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Debate: Military recruiting in public schools

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Should the military be allowed to recruit in public schools?

High School Military Recruitment DebateWith the USA and its allies involved in 2 major conflicts in recent years, military recruitment has become an important issue. But some parents and teachers have protested about military personnel visiting schools to talk to students about the armed forces. This often happened in the past anyway, but since 2002 the No Child Left Behind Act has meant that US schools which receive government money must allow the military in to talk to students. In the UK between a third and half of all new military recruits are under 18, with many joining after meeting serving personnel at their schools. This has led the British National Union of Teachers to pass a motion in 2008 condemning military recruitment in schools. One of the more common proposals is to ban military recruiting of those that are under 18 (the age at which individuals can join the military usually), which would severely limit the ability of recruiters to operate in high schools.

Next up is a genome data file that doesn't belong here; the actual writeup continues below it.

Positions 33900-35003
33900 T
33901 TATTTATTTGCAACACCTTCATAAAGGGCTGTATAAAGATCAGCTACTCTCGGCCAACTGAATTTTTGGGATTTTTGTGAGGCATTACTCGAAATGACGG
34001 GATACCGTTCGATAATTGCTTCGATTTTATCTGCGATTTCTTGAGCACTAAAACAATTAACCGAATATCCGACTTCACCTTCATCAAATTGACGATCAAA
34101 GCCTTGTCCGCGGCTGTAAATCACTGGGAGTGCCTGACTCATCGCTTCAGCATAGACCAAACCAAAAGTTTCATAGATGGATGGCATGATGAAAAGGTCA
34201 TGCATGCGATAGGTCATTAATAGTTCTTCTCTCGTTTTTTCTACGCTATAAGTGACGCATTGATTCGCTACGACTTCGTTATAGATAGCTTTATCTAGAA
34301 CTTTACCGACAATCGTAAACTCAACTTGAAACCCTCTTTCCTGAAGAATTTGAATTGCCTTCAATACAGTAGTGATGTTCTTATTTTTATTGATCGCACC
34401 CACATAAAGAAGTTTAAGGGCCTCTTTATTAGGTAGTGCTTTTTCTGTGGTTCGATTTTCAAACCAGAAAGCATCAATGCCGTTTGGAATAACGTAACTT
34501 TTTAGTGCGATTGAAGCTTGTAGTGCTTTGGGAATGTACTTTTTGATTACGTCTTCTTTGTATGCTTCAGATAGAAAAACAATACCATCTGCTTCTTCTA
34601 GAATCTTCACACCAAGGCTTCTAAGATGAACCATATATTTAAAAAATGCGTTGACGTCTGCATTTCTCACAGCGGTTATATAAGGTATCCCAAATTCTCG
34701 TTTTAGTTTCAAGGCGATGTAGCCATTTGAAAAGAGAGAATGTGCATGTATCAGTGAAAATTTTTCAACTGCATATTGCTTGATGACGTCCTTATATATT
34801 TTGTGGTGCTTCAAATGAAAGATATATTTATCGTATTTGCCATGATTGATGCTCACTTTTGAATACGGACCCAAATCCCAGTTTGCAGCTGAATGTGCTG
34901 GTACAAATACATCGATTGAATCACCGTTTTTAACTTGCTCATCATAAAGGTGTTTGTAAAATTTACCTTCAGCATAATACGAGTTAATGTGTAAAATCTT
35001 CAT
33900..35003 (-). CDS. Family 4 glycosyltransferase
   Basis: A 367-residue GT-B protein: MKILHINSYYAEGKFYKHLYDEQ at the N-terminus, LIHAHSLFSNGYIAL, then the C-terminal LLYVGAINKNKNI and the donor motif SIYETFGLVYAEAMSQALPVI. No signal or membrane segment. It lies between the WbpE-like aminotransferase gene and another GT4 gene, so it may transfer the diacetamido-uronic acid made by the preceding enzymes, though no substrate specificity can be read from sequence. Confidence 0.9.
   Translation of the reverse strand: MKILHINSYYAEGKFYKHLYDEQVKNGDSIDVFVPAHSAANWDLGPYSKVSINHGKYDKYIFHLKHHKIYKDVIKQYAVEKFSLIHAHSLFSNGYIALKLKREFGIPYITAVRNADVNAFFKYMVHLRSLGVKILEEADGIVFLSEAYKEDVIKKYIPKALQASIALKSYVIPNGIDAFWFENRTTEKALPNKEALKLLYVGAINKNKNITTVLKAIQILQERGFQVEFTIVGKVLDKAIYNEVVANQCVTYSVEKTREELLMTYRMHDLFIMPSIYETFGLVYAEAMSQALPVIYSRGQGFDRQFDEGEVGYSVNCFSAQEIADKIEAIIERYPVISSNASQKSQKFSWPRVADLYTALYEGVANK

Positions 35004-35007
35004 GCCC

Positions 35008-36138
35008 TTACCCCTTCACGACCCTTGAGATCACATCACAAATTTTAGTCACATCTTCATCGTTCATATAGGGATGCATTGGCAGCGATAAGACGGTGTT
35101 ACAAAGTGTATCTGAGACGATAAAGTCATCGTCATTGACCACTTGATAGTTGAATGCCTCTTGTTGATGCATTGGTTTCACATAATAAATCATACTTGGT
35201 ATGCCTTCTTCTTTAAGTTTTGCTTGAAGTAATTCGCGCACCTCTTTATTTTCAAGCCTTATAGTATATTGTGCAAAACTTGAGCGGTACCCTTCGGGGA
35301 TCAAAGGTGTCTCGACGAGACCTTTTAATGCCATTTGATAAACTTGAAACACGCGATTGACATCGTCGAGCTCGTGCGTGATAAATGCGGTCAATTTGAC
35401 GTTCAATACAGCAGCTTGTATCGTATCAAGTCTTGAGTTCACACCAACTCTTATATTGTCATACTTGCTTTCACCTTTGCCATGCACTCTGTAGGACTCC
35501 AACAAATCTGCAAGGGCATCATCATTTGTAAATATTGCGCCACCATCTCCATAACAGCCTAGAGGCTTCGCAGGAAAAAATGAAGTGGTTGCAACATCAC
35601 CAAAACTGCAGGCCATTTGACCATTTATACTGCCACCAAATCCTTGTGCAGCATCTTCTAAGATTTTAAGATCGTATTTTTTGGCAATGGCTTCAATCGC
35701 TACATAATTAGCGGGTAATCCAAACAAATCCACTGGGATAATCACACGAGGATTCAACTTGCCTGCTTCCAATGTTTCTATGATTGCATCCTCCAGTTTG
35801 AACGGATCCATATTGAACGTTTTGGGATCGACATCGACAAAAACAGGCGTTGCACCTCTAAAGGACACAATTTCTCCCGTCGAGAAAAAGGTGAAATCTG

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2nd International Week of Action Against the Militarisation of Youth

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CMOY & NNOMY Team up for the 2nd International Week of Action Against the Militarisation of Youth

The National Call to Save Civilian Public Education is participating with other actions for the 2nd International Week of Action Against the Militarisation of Youth.

National Call: Save Our Civilian Public Education